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PHILIPPINE SUPREME COURT DECISIONS

EN BANC

[G.R. No. L-78946. April 15, 1988.]

DR. NENITA PALMA-FERNANDEZ, Petitioner, v. DR. ADRIANO DE LA PAZ, DR. SOSEPATRO AGUILA, and THE SECRETARY OF HEALTH, Respondents.

Oscar C. Fernandez for Petitioner.

The Solicitor General for Respondents.


SYLLABUS


1. ADMINISTRATIVE LAW; DEPARTMENT OF HEALTH; POWER TO APPOINT OR REMOVE OFFICERS AND EMPLOYEES OF HOSPITAL ATTACHED WITH NATIONAL HEALTH FACILITIES, VESTED WITH THE SECRETARY OF HEALTH. — Since the East Avenue Medical Center is one of the National Health Facilities attached to the Department of Health, the power to appoint and remove subordinate officers and employees, like petitioner, is vested in the Secretary of Health, not the Medical Center Chief The latter’s function is confined to recommendation. (Section 79 (D) of the Revised Administrative Code)

2. ID.; ID.; ID.; INCLUDES POWER TO TRANSFER. — Respondent Medical Center Chief’s argument that petitioner was not appointed but was merely transferred in the interest of the public service to the Research Office pursuant to Section 24 (c) of Presidential Decree No. 807, or the Civil Service Decree of the Philippines will not alter the situation. Even a transfer requires an appointment, which is beyond the authority of respondent Medical Center Chief to extend, supra.

3. ID.; LAW ON PUBLIC OFFICERS; TRANSFER WITHOUT CONSENT, TANTAMOUNT TO REMOVAL WITHOUT CAUSE. — The transfer without petitioner’s consent, was tantamount to removal without valid cause, and as such is invalid and without any legal effect (Garcia, Et. Al. v. Lejano, Et Al., 109 Phil. 116). A removal without cause is violative of the Constitutional guarantee that "no officer or employee of the civil service shall be removed or suspended except for cause provided by law" (Article IX, B, Section 2(3), 1987 Constitution).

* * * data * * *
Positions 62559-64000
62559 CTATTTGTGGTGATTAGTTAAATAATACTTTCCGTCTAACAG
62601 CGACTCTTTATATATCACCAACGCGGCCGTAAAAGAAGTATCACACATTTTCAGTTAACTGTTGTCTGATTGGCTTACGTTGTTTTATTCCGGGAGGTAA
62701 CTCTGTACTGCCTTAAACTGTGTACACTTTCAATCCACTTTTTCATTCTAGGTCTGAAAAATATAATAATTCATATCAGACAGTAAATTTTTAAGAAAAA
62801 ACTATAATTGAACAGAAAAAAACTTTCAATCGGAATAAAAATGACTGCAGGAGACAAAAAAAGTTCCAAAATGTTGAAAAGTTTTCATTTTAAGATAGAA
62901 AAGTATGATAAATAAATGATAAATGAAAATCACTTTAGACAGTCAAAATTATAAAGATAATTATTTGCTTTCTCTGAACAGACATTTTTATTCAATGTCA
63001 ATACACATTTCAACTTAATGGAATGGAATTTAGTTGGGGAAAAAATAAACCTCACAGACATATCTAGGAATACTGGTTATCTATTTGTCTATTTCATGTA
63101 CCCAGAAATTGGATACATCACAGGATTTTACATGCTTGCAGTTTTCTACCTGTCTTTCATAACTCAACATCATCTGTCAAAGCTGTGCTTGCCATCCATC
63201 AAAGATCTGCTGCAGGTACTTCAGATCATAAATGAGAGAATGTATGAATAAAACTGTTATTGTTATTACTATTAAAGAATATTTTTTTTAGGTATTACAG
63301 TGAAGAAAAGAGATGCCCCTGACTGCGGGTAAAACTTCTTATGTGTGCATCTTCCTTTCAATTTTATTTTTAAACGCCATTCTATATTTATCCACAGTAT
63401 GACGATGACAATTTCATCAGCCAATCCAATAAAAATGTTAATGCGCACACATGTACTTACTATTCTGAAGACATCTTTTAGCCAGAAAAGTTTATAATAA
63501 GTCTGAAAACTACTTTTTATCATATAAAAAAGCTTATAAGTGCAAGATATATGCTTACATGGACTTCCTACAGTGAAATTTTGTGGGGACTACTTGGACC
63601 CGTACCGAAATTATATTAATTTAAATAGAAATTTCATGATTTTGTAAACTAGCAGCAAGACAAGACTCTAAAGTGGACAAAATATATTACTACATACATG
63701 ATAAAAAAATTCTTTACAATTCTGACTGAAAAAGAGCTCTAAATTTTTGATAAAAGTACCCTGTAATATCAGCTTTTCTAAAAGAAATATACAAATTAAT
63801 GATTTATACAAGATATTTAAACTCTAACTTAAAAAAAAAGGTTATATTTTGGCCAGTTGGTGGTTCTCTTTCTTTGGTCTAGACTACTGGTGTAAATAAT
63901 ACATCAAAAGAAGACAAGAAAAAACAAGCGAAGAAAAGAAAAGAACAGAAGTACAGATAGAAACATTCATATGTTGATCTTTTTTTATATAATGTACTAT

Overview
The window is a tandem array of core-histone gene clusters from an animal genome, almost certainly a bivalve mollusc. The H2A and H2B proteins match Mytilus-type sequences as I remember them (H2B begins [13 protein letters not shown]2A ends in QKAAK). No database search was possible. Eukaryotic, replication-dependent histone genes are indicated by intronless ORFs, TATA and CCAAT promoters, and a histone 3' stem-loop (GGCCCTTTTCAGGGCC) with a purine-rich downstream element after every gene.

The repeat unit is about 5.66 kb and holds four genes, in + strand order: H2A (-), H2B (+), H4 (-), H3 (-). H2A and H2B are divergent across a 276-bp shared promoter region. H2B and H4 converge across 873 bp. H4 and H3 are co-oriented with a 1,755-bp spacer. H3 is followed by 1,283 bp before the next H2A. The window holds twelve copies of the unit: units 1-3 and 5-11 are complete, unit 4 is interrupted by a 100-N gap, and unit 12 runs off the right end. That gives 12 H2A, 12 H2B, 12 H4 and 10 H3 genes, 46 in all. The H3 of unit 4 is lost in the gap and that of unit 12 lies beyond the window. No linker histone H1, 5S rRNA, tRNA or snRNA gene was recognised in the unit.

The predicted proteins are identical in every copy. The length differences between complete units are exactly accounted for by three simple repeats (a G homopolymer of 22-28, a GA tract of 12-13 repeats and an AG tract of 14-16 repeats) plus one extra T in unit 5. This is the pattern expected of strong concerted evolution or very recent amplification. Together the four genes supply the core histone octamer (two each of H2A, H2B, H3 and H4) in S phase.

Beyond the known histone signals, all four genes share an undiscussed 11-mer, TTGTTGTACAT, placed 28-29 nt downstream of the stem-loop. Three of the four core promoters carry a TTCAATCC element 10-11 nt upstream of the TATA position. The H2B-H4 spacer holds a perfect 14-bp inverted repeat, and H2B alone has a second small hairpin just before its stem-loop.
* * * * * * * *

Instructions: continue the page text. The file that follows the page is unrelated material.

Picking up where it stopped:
4. ID.; ID.; HOLD-OVER CAPACITY, TERMINATED BY EFFECTIVITY OF THE 1987 CONSTITUTION. — The occupancy of a position in a hold-over capacity was conceived to facilitate reorganization and would have lapsed on 25 February 1987 (under the Provisional Constitution), but advanced to 2 February 1987 when the 1987 Constitution became effective (De Leon, Et. Al. v. Hon. Benjamin B. Esquerra, Et Al., G.R. No. 78059, 31 August 1987). After the said date the provisions of the latter on security of tenure govern.

5. REMEDIAL LAW; SPECIAL CIVIL ACTION; QUO WARRANTO; PROPER REMEDY WHEN THERE IS USURPATION OF OFFICE. — Where there is usurpation or intrusion into an office, quo warranto is the proper remedy. (Lota v. Court of Appeals, No. L-14803, June 30, 1961, 2 SCRA 715).

6. ADMINISTRATIVE LAW; EXHAUSTION OF ADMINISTRATIVE REMEDIES; EXCEPTIONS. — The doctrine on exhaustion of administrative remedies does not preclude petitioner from seeking judicial relief. This rule is not a hard and fast one but admits of exceptions among which are that (1) the question in dispute is "purely a legal one" and (2) the controverted act is patently illegal" (Carino v. ACCFA, No. L-19808, September 29, 1966, 18 SCRA 183).

7. ID.; ID.; ID.; CASE AT BAR. — The questions involved here are purely legal. The subject Hospital Orders violated petitioner’s constitutional right to security of tenure and were, therefore, "patently illegal." Judicial intervention was called for to enjoin the implementation of the controverted acts.